Taking a practice test before the real exam is a great way to knock off some rust and determine what you still need to work on. Replicate exam conditions by putting a timer and notes away when you attempt the past papers and mark yourself strictly. You can find past exam papers on the Maynooth library website under Quicklinks. 

7. Get enough sleep

Staying up late to cram for exams is probably the worst thing you can do as you need energy to study effectively. Sleep builds memory and helps strengthen memories you formed through the day so ensure you get plenty of sleep in the next crucial weeks leading up and during exams, and seven to eight hours the night before an exam to optimise alertness.

8. Treat yourself to keep you motivated

Connecting a reward to a period of effective study not only gives you a mental break but will motivate you to want to effectively study the next time. You can do this by watching your favourite Netflix show or having a relaxing bath after a long study period.

9. Use effective study techniques

There are so many different study techniques that can help you to retain information when you are studying. Flashcards are an easy and effective method as they help you interact with information in a way that makes it easier to retain. There are flashcard apps that can be found on the app store or simple cardboard, and pen can also work. Mind maps can also be very useful for organising information and help with memory and recall. Colour coding notes can also improve a person’s memory performance.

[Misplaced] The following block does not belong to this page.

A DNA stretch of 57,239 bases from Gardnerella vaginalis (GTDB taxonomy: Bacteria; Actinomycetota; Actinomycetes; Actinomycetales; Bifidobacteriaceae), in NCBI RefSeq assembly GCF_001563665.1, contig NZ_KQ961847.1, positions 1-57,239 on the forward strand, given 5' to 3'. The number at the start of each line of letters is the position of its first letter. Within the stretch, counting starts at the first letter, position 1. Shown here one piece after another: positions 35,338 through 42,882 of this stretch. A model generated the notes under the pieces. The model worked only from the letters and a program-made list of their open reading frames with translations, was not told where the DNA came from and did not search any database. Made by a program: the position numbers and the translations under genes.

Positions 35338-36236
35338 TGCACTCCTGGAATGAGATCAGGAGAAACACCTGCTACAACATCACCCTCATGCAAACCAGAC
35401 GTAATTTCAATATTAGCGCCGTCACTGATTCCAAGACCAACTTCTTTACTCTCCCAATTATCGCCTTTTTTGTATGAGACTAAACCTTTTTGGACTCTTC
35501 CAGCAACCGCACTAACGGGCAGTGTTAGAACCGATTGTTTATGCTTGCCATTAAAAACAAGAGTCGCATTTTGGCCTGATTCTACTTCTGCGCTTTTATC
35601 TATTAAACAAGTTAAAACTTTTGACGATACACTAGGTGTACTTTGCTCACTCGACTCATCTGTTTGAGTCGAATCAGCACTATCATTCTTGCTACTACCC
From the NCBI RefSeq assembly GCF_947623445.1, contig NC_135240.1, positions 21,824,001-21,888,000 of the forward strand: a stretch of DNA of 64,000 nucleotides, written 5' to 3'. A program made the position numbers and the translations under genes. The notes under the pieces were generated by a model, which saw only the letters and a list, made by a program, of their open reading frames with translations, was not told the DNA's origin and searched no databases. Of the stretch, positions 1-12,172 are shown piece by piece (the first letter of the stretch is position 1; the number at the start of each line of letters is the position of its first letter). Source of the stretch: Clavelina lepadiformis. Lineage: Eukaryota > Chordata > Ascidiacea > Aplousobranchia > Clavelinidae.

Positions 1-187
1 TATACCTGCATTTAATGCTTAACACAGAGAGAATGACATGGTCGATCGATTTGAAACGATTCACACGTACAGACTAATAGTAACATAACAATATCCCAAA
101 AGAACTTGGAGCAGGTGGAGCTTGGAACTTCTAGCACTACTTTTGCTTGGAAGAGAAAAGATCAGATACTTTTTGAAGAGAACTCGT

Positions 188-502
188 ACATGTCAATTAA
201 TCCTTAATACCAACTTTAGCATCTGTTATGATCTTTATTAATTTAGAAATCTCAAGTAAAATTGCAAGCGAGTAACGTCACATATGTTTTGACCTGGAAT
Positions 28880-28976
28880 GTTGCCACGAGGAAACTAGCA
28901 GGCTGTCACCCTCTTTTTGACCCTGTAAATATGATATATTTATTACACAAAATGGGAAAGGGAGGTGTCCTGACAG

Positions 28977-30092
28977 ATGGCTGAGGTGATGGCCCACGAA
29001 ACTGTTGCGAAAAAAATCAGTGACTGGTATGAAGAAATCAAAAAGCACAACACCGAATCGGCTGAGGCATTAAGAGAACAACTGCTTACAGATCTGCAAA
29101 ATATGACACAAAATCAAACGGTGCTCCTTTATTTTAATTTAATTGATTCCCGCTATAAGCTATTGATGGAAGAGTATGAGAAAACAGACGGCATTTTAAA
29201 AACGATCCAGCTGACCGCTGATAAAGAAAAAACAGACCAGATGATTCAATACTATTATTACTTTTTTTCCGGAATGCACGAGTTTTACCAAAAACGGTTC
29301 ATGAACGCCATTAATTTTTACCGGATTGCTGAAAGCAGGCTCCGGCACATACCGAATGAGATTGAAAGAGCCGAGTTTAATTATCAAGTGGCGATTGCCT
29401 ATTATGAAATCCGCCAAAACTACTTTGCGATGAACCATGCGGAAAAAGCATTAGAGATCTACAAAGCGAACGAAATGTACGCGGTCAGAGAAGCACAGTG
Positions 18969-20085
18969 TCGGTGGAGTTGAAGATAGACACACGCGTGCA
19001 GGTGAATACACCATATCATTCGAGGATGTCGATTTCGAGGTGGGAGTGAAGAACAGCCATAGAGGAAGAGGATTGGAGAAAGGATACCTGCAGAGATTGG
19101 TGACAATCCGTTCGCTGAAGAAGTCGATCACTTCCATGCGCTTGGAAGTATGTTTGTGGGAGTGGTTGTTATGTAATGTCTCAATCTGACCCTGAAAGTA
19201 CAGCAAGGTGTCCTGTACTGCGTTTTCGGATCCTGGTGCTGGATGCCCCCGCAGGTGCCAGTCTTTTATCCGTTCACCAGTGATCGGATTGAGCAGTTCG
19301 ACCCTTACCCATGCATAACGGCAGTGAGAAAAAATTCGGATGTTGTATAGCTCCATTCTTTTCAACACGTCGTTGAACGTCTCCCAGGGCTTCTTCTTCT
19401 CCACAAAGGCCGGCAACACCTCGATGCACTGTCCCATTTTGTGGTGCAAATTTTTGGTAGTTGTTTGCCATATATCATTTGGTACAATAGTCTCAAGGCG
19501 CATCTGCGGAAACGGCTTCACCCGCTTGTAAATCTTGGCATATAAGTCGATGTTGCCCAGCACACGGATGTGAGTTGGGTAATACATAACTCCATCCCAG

10. Breathe 

Meditation and breathing exercises can help you feel calm and relaxed. Feeling calm and relaxed helps handle stress. A few minutes of meditation in the morning is very beneficial for anxiety, even if you just take five minutes at the start of your day to focus on your breathing. This can also help sharpen your focus right before the exam, as breathing deeply increases the oxygen flow to your brain.

11. Healthy Habits 

Take care of your body and mind by being active and eating healthy during exams. Snack on healthy food exercise while you study. Eating foods like fish, walnuts and dark chocolate, and drinking green tea, is great for boosting brain function. Try avoiding very surgery foods as they cause an energy slump after the initial boost. A little exercise is better than none. You can go for a short 20-minute walk on one of your breaks to help keep your focus. You’ll get extra oxygen to your brain and come back sharper and more energised.

12. Take breaks

Listen to your body and recharge to keep motivation up.Taking breaks is a great way to improve your memory and concentration. Take regular breaks to refresh your brain and body increases your energy, productivity, and ability to focus.  Take a break of 5 to 15 minutes at least every 90 minutes, depending on how long you’ve been studying for.


Hopefully some of these tips come in handy for the upcoming exams and assignments. The most important thing is that you try your best to balance your studies and give yourself that break when needed after a tough semester!

Best of luck with the upcoming exams! 😊